A guide to building a digital strategy: Part three

Technology will do what you want it to. However, producing decent content in a digital world where there is so much content and earning audience attention is not an easy task.

Then add to this a few more challenges:

  • Where will you content appear? Website; social network channel; mobile; search
  • How will your content be more relevant than your competitor?
  • How will your content drive an action?

In his YouTube post, wine retailer and social media expert Gary Vaynerchuk argues that content should be relevant, simple and to the point, and that you need to “be great”. He makes some valid insights, especially in regards to using content as a marketing tool.

He demonstrates how American Express focuses on value exchange, as opposed to simply pushing a brand logo in their community’s face.

So how can you create a content strategy that adds value and drives an action?

Below is a matrix you can personalise for your business to tease out exactly what your content plan should be.

Mandatory:

  • Agree on your position as a thought leader in your sector and how you will promote that – the areas below should help you identify this.
  • Set an Editorial Schedule and agreed number of posts per week in each channel.
  • Insert Actions – what action should the content drive?
  • Use Social Share buttons and RSS feeds on everything.
  • Have a response strategy for all channels – you may want to use the US Airforce model, widely recognised as the best out there created for blog responses, and it can be used for any channel.

airforce_model

Your website:

  • Is the content hub from which you share to other platforms, as below.
  • Adopt a landing page strategy, using your URLs to direct people exactly to the page related to the search. Don’t be obsessed with always making the home page the first page.
  • Keep it simple; lengthy navigation is a thing of the past. Tell me why I am there; tell me what you want me to do; let me act and interact easily.
  • Think of usability and experience first and foremost.
  • Don’t get blindsided by pretty designs that take ages to load and don’t work on other formats, such as iPad or mobile.
  • Data, data, data – store relevant information in the context of your audience’s behaviour and measure everything. This way you can continually improve your site against user feedback cycles and metrics of what works and what doesn’t.
  • Link, link, link and share.
  • Use short form text, video and image. No one likes reading lengthy copy.

Blogging:

  • Create a blog publication schedule
  • Encourage responses and comments
  • Guest blog on industry online titles (remember they have a 24/7 news cycle – they need content)
  • Tweet your posts

Facebook Fan Page:

  • Check your objectives: Is Facebook relevant for you or are you just doing it because you think everyone else is?
  • Share snippets, photos, offline events, videos, but nothing too long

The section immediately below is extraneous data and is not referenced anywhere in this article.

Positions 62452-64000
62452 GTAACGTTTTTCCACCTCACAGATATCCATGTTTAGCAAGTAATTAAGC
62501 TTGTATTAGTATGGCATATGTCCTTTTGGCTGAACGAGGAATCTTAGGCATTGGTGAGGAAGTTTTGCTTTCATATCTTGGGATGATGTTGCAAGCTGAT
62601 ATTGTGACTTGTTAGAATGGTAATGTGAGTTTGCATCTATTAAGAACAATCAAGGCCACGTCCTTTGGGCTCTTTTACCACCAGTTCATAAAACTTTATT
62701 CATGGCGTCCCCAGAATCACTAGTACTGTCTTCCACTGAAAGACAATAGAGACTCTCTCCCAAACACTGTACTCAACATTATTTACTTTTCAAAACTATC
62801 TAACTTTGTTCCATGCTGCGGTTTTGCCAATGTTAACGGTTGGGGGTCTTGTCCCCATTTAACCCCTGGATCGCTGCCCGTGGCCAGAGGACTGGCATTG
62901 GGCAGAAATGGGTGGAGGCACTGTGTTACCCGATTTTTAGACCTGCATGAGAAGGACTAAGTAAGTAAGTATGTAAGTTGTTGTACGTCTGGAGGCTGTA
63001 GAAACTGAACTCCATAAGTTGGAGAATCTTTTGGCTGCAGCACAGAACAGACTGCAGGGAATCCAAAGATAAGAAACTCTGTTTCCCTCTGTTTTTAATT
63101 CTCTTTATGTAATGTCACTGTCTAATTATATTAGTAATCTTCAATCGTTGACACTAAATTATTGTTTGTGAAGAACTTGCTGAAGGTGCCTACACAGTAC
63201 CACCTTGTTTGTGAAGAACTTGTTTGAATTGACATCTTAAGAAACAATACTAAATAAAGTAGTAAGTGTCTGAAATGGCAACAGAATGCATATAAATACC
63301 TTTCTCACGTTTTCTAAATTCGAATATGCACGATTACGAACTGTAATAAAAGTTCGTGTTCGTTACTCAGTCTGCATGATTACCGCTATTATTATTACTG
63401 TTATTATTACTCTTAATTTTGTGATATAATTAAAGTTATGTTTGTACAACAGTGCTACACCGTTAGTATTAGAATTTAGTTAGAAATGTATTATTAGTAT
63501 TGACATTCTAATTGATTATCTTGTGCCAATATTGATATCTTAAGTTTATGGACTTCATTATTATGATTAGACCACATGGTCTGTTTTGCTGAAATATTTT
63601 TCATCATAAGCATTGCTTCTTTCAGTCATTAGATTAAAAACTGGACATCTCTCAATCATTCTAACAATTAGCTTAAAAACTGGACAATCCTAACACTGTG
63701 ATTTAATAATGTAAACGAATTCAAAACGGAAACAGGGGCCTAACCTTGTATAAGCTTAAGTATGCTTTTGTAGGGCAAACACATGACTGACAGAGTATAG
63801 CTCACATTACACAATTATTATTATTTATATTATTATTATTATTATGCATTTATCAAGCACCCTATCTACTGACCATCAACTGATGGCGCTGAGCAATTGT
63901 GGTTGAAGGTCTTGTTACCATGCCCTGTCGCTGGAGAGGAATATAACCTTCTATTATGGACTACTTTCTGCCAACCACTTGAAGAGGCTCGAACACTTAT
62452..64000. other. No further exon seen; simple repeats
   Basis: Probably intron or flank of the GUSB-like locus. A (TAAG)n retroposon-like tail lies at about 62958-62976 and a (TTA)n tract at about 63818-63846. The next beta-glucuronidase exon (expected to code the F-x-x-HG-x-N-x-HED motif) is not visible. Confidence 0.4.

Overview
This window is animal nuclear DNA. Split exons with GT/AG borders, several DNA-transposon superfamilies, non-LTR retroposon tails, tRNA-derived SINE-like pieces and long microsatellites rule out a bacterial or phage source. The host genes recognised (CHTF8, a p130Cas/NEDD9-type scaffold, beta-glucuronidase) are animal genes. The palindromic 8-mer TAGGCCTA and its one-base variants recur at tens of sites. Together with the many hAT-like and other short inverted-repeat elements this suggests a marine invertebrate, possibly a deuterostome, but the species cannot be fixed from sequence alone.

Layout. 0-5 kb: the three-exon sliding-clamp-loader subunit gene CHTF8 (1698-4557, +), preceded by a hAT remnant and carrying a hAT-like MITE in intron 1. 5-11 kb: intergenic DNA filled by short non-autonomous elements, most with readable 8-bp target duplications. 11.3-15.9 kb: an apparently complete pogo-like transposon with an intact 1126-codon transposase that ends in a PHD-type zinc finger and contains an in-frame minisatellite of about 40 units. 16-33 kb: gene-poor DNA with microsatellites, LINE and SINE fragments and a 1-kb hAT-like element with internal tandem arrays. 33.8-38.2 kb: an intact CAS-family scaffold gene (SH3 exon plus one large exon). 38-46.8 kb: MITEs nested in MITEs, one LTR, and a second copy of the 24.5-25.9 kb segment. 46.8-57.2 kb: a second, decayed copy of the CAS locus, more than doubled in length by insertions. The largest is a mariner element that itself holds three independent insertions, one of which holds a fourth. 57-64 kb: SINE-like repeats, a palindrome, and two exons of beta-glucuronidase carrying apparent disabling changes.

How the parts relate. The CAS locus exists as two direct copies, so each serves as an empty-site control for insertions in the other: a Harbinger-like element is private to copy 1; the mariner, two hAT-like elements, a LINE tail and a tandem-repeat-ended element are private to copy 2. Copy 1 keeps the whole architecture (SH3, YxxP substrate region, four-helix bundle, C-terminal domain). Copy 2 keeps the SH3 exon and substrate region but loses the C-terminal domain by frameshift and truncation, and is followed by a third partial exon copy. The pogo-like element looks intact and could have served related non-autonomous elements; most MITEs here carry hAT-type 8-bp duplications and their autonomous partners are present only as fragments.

• Respond to your audience
  • Friend/Like back
  • Tweet your posts

Twitter:

  • Use a distribution channel for all your other content, wherever it may sit.
  • Follow relevant people and create lists to push relevant content to relevant audiences.
  • Tweet the same tweet at different times of day, as there are different audiences online at different times of the day.
  • Respond to customer service issues.
  • Listen – Twitter is a great resource for online research and trend watching.

Google +:

  • Same as Facebook
  • Add a regular hang out as a virtual meet up

Social outreach:

  • Converse with other bloggers in your field or with an interest in your products and services.
  • Be humble in your approach and not salesy.
  • Ask them how they would like to be updated as opposed to blasting out press releases.
  • Engage them by taking content from them for your sites, to cross-share and promote.
  • Participate in forums and Q&A’s.
  • Build relationships

Online video and photo sharing:

  • Create a video series on YouTube.
  • Use products like Google moderator on YouTube to run community Q&A.
  • Share on other sites – Flickr and Pinterest.
  • Cross-link everything back to an action.
  • Create webinars and podcasts and promote through iTunes.
  • Share thought leadership by posting slides on Slideshare.
  • Create boards on Pinterest and follow people who are relevant to your audience as well as your fans.

Mobile:

  • Local content
  • Instant action
  • Specifically useful to an action
  • App led – use and promote in iTunes App store
  • Create a strong, focused mobile search strategy

Once you crack a strong consistent content strategy, community management will be your next task.

Fi Bendall is the managing director of digital and interactive consultancy company Bendalls Group. With over 20 years’ experience, Bendall has worked with global brands including BBC and Virgin, and is an expert in how businesses can approach strategy in the digital world. You can follow her on Twitter at @FiBendall, and can contact her through Bendalls Group.

COMMENTS

Subscribe
Notify of
guest
0 Comments
Inline Feedbacks
View all comments